By Rick McNary on May 8, 2017

Fighting Fire

When wildfires break loose, Kansas farmers lend a helping hand

Dennis Ricke

D ennis Ricke scans the Gypsum Hills near Medicine Lodge for smoke each day, a ritual he has performed for more than three decades. As a farmer and a volunteer firefighter, even the sight of smoke 18 miles away causes alarm. “I joined the rural fire department when I moved back to the family farm 30 years ago to help our family and our neighbors protect our places,” Dennis says. “Fires out here are living, breathing monsters that have a mind of their own. When the wind blows 50
miles an hour, the fire sounds like a freight train and the cedar trees explode like ten-gallon gas cans. It can rattle a feller.”

Dennis — farmer, cowboy and president of the Barber County Farm Bureau — is also the Union Chapel Fire Station manager. Volunteer firefighters are paid $15 per run, whether it lasts for an afternoon or a week.

“We do it for the money,” Dennis jokes. “Fighting fires gets in your blood. When you’re out on a fire call, it’s pure adrenaline. I usually don’t get scared except for one time back in ’96 when I was trapped in a ravine with fire on both sides and over the top. We had to use the water in the truck to spray ourselves down. That made me a little nervous.”


In early 2016, Dennis spent nearly  month helping fight the Anderson Creek Fire that scorched more than 500,000 acres and destroyed homes, livestock, crops and property. Miraculously, no human lives were lost. “Even from 18 miles away, we could tell it was a monster,” Dennis says. “We’d try to head it in one direction, but it would laugh at us and head another way.”

It was common to have 50 to 60 trucks from various volunteer fire departments in Kansas and Oklahoma scattered across the fire.

“In rural areas like ours, everyone helps in some way,” Dennis says. “Some see our trucks and bring us food and
water. After several days of fighting fire, there’s nothing as delicious as a bologna-and-cheese sandwich.”

Over time, various donations poured into the area from all over the U.S. “Everyone wanted to help. When our folks went to the grocery store in town to pick up food for the firefighters, the store didn’t charge them.”

Many of the rural fire departments are staffed with volunteers who are also farmers. “We live here and know every back road, short cut, deep ravine and dangerous road. For example, we know when we fight fire on a ranch with buffalo to not run our sirens, because they think a feed truck is calling them in. It’s nearly impossible to move a buffalo out of the way,” Dennis says.

While some of the farmers serve as volunteer firefighters, others assist in helpful ways. “Some farmers take a tractor over to the neighbor’s place and disc up the pasture around their home,” Dennis says. “Others create protection around neighbors’ homes using their bulldozers.”

During the Anderson Creek Fire, farmers cut fences along their own fields to let the neighbors’ cattle onto their green wheat to save them from the fire. “The hardest part of this job is telling people they have to evacuate their homes,” Dennis
says. “Usually someone above me in the chain of command makes that call, but I’m the messenger. People don’t want to leave their homes even though their lives are in danger.”


Many of the farmers and ranchers who were helping others fight the fire lost much of their own property and cattle.

“The saddest part was some of the neighbors couldn’t save their stock,” Dennis says. “The fire burned the hair off the animals, but they were still alive. Guys had a real hard time killing their own cows and calves, but they had to put them out of their pain.”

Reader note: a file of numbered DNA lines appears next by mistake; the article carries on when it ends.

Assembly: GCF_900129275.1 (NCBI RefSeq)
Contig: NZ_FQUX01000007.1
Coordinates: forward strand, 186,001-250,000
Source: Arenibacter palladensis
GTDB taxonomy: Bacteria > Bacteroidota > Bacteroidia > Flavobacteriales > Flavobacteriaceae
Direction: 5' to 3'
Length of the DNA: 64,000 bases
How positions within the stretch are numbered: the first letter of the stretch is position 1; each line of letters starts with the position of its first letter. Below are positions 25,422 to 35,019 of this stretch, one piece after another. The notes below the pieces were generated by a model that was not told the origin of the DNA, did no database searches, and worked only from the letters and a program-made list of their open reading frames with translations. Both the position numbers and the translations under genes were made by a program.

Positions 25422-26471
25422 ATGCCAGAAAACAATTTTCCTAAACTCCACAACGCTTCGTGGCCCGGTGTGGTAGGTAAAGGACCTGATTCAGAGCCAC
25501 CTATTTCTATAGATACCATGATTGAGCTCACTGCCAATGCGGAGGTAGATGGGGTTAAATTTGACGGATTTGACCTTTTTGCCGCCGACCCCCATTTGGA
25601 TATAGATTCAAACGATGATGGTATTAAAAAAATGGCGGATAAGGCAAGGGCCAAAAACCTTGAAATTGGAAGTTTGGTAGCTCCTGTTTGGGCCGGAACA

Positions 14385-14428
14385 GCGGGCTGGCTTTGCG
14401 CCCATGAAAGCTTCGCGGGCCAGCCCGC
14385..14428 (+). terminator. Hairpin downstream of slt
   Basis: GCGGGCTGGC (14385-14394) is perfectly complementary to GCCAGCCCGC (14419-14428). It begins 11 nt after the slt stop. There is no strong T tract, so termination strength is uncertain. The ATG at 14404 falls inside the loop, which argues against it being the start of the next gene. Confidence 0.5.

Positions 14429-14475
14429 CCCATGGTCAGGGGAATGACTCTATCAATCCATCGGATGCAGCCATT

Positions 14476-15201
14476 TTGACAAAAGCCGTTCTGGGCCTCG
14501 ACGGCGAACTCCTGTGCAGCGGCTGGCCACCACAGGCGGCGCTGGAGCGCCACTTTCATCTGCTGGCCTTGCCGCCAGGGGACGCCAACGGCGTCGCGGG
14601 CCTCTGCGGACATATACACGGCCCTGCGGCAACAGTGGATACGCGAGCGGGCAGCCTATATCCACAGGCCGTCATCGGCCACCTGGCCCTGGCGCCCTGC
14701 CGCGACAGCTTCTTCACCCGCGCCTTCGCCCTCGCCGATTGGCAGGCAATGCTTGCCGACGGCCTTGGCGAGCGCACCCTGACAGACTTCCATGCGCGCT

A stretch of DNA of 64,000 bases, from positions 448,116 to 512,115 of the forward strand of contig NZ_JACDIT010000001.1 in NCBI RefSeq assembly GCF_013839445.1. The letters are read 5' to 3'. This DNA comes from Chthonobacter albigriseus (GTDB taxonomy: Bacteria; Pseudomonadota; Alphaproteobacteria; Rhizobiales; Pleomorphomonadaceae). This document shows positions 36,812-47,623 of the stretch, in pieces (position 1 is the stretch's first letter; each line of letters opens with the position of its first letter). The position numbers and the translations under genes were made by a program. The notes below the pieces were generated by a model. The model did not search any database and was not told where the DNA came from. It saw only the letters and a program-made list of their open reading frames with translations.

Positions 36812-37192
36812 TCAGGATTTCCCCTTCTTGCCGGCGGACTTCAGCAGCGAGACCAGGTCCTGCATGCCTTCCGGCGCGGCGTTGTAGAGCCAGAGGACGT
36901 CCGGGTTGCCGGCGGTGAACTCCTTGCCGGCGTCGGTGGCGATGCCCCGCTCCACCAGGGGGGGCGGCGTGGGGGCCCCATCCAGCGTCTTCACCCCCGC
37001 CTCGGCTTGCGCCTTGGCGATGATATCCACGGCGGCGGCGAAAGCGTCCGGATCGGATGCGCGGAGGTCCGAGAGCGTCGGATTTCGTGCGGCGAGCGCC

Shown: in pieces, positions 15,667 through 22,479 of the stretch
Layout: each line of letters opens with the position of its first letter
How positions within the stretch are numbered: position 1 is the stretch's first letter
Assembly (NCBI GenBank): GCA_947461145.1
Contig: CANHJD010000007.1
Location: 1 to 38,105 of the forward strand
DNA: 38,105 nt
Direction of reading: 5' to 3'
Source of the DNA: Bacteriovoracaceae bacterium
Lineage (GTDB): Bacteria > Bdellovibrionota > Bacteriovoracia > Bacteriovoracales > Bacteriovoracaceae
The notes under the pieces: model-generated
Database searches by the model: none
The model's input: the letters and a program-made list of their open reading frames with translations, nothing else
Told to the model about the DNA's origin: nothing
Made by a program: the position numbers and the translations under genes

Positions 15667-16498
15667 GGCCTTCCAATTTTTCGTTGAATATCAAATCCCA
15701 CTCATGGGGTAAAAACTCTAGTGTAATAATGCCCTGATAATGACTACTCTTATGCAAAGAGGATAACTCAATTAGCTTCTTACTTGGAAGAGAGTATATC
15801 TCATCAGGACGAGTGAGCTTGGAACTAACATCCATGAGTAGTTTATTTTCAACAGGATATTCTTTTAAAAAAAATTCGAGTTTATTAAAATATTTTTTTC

Some of the most extensive damage to property was the destruction of thousands of miles of fencing that used hedge limbs from the prolific Osage orange trees as fence posts.

“At night, those burning hedge posts looked like airport runway lights. The cottonwood trees on fire looked like Christmas lights and the milo stubble burned like Roman candles. It was pretty, but it was devastating.” As one drives through the area now, gleaming new barbed wire and metal fence posts give evidence of where the fire burned. Unscathed areas still have fence strung on hedge posts.

“The fire was so hot, it even burned the asphalt in various spots on the highway,” Dennis says. “We had spring rains that helped somewhat, then a bad ice storm in winter that downed power lines and busted up trees. Whoever upset Mother Nature ought to try making up with her again.”


Along the drive on the back roads, Dennis points out a pickup with a horse trailer perched on a ridge overlooking the valley.

“That belonged to ol’ Pete who loved to hunt coyotes from horseback with his dogs. When Pete died, the neighbors bought the truck and trailer from his widow and perched it on that hill so ol’ Pete can watch over us. The fire left Pete’s truck alone.”

Dennis is like countless farmers who give of their time, resources and skills to help their community. They serve on school boards, church committees, county commissions and parent-teacher organizations, to name a few. In 2016, Kansas Farm Bureau members accumulated 116,000 hours of volunteering.

Farmers are like good Samaritans that consider anyone in need, including strangers and even enemies, as their neighbor. When other farmers in their community are sick, they fire up their combines to harvest crops, and throw pancake feeds and barbecues to raise funds. They understand better than most that community is based on needing each other both to survive and thrive.

When asked how many cattle Dennis has, he answered in the context of community. “Well, I only own about 150, but if you consider all of us neighbors looking out for each other’s cattle, I’d say about 1,000.” Looking out for each other. That’s what farmers do better than most. Just ask ol’ Pete.